Our mornings are crazy, and not for the faint of heart: my alarm goes off at 5 am so I can pump before she (hopefully) wakes up. Then I wake A up, change her diaper and her outfit, feed her, get myself dressed to workout, load her up in the car, and we arrive at MOWCF at 6:15 to workout. I get my workout done, then we load back up in the car and head for home, where I’ll quickly jump in the shower and dress for work, change her again, and load everything up for work/daycare. Sometimes she requests another bottle before we leave for daycare, which puts a kink in things, but I’m lucky to have a flexible boss who’s okay with us arriving late at times.

There are some mornings I don’t make it into the box, and while that used to upset me, I’m starting to be OK with it. Some mornings I just need an extra hour of sleep, or maybe we just need some more snuggle time. But I’m still making it to CrossFit 3-4 days a week, and as a pseudo-single mom of a 2.5 month old, that’s pretty darn good.

Running
I really want to get back into running…like really bad! But I haven’t been able to run, mostly because of not having anyone to watch her (I try to get a short run in if M’s in town and can watch her, but nature hasn’t played nicely with me). I now have a jogging stroller, and did a short 1.5 mile run with her last week, but then I read where I should probably wait until she’s a little older to do more. So I’m conflicted about running, and figure it might be best to err on the side of caution and wait a little longer before taking her on runs with me. She’s almost 3 months old now, so it won’t be long. I can wait.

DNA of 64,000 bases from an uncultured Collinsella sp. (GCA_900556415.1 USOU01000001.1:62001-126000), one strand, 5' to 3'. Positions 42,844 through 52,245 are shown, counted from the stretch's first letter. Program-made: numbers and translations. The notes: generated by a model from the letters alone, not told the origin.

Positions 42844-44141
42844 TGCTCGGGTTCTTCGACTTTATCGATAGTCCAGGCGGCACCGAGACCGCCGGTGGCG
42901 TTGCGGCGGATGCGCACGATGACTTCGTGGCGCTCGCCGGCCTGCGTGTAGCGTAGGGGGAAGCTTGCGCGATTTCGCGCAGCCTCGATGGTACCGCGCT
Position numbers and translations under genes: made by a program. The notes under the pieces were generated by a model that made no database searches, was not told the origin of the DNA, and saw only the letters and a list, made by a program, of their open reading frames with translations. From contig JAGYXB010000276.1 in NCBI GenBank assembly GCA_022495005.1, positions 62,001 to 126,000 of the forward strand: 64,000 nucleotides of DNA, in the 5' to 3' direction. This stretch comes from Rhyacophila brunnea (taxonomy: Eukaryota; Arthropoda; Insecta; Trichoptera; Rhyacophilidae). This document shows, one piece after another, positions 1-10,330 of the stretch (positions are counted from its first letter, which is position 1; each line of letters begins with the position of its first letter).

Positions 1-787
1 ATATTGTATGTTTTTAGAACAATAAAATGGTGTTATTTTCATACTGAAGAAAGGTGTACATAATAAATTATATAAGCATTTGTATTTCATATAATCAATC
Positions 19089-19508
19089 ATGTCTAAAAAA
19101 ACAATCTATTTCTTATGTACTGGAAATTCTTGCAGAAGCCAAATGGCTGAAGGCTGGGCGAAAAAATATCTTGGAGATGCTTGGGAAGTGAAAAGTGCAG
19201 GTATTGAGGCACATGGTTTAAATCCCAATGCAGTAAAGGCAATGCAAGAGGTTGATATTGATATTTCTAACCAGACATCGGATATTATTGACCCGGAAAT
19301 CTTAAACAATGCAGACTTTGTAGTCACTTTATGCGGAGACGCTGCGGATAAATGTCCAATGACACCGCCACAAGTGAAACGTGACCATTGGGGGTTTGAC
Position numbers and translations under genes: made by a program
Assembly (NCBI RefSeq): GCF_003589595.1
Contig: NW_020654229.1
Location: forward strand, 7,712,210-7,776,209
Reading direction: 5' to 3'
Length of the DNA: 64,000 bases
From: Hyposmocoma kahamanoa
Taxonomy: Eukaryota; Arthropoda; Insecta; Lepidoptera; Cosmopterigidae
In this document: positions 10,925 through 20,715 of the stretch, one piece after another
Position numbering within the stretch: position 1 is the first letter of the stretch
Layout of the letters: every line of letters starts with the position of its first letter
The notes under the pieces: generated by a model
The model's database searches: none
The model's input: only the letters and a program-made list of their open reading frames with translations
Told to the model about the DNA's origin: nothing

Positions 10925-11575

For now, I’m just doing my best with getting short runs here and there. And then we go for 2 mile walks with the dogs after work/daycare daily (weather permitting), either with me carrying her or in her stroller.

I’m aiming for a fall half marathon, so I need to start getting my mileage back up soon.

Everyone needs their daily workouts, including the dogs!

Everyone needs their daily workouts, including the dogs!

At Home WODs